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Crossover Day hits Gold Dome

The Senate was scheduled to complete work on Senate bills on Monday, Crossover Day. The remainder of the session’s 10 legislative days will be spent considering House bills, amendments to Senate bills made by the House, and considering the fiscal year 2015 general budget.

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Senate has to get back to work on St. Patrick’s Day sales bill

State Sen. Buddy Carter (R-Pooler) is reporting each week during the legislative session. The session began Jan. 13 and is expected to last until the first of March.

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Education gets lion’s share of budget

The return of spring-like weather allowed state legislators to reconvene at our state’s Capitol for a productive week of considering some important legislation. Primarily, the state’s budget was carefully considered under House Bill 744. This is a $20.8 billion state budget plan for fiscal year 2015 beginning July 1, 2014. Of that budget, 54.1 percent of state revenues are designated for education.

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State budget could cut out teacher furloughs

Monday, Feb. 17, marked the sixth week of the 2014 legislative session and a very important one. We passed the fiscal year 2015 budget, as well as many other significant pieces of legislation.

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House leaders turn on one of their own

It was a spectacle you seldom see during a legislative session.

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Easing sex offender restrictions a bad joke

The Cherokee County Republican Party has a blurb on its website about Rep. Sam Moore, who won the 22nd District house seat earlier this month following the death of veteran lawmaker Calvin Hill. Among other tidbits about Moore are his hobbies, including this: “Playing jokes … watch out. You have been warned!”

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Floor activity picks up in session

The 2014 session moved into the second half, and activity on the floor increased. At the same time Senate and House leaders considered differences in the fiscal year 2014 amended budgets passed by both houses, and the Senate began work in earnest on the general budget for FY15. The last 14 or so days of this session are certain to be active with some of the more controversial legislation being considered.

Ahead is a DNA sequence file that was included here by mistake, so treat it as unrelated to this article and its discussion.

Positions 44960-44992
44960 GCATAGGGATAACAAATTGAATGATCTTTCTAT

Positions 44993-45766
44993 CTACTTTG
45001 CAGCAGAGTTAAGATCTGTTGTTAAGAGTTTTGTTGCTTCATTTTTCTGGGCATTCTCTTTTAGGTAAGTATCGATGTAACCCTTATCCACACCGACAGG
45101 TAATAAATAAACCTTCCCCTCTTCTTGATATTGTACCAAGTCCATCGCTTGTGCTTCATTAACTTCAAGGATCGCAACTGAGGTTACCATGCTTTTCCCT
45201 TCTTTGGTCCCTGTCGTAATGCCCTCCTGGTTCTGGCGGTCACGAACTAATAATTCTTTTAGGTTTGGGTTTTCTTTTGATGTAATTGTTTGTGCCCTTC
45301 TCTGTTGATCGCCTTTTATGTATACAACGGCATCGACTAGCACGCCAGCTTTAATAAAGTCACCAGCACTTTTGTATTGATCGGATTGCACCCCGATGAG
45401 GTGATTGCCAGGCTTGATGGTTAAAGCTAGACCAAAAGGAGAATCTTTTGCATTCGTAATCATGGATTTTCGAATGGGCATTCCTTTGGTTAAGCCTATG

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Already past the halfway point

State Sen. Buddy Carter (R-Pooler) will be reporting each week during the legislative session. The session began Jan. 13 and is expected to last until the first of March.

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Dealing with another winter storm

As you undoubtedly have heard, state business was halted again last week due to Winter Storm Pax that barreled its way through the South and eventually the Northeast. Because of the severe weather threat and the lessons learned two weeks ago from the ice and snow that crippled Atlanta, state officials closed government offices, which allowed the legislative session to meet only on Monday and part of Tuesday.

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A good man is called home by the Lord

Yes, a good man has gone home. The community of Effingham and, more particularly the First Baptist Church of Springfield, has sustained a shock. Jeffrey Rollins, their pastor, was killed in a single-vehicle accident late Saturday afternoon.

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Session hits the halfway point as Pax hits the capital

Feb. 10 marked the 20th day and half-way point of the 2014 legislative session. We quickly got to work, voting on legislation and reviewing bills in committee.

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Watch what they do, not what they say

When you’re writing about people in politics, you should pay closer attention to what they do than to what they say.